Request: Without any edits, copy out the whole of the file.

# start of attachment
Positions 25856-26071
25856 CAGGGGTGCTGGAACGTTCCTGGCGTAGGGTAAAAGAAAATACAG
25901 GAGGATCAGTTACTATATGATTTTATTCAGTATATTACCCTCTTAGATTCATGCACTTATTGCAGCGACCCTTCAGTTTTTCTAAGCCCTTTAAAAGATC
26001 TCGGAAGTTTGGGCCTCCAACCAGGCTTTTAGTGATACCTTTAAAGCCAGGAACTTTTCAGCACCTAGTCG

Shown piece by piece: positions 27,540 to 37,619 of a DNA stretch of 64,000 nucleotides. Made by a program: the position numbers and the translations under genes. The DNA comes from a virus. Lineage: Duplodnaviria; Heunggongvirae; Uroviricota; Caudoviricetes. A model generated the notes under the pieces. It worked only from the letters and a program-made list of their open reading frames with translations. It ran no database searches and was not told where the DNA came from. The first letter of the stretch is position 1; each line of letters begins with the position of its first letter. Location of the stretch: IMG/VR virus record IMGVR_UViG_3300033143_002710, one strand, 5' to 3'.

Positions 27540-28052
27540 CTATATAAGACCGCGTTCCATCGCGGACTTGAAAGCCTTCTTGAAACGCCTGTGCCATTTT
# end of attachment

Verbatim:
Positions 25856-26071
25856 CAGGGGTGCTGGAACGTTCCTGGCGTAGGGTAAAAGAAAATACAG
25901 GAGGATCAGTTACTATATGATTTTATTCAGTATATTACCCTCTTAGATTCATGCACTTATTGCAGCGACCCTTCAGTTTTTCTAAGCCCTTTAAAAGATC
26001 TCGGAAGTTTGGGCCTCCAACCAGGCTTTTAGTGATACCTTTAAAGCCAGGAACTTTTCAGCACCTAGTCG

Shown piece by piece: positions 27,540 to 37,619 of a DNA stretch of 64,000 nucleotides. Made by a program: the position numbers and the translations under genes. The DNA comes from a virus. Lineage: Duplodnaviria; Heunggongvirae; Uroviricota; Caudoviricetes. A model generated the notes under the pieces. It worked only from the letters and a program-made list of their open reading frames with translations. It ran no database searches and was not told where the DNA came from. The first letter of the stretch is position 1; each line of letters begins with the position of its first letter. Location of the stretch: IMG/VR virus record IMGVR_UViG_3300033143_002710, one strand, 5' to 3'.

Positions 27540-28052
27540 CTATATAAGACCGCGTTCCATCGCGGACTTGAAAGCCTTCTTGAAACGCCTGTGCCATTTT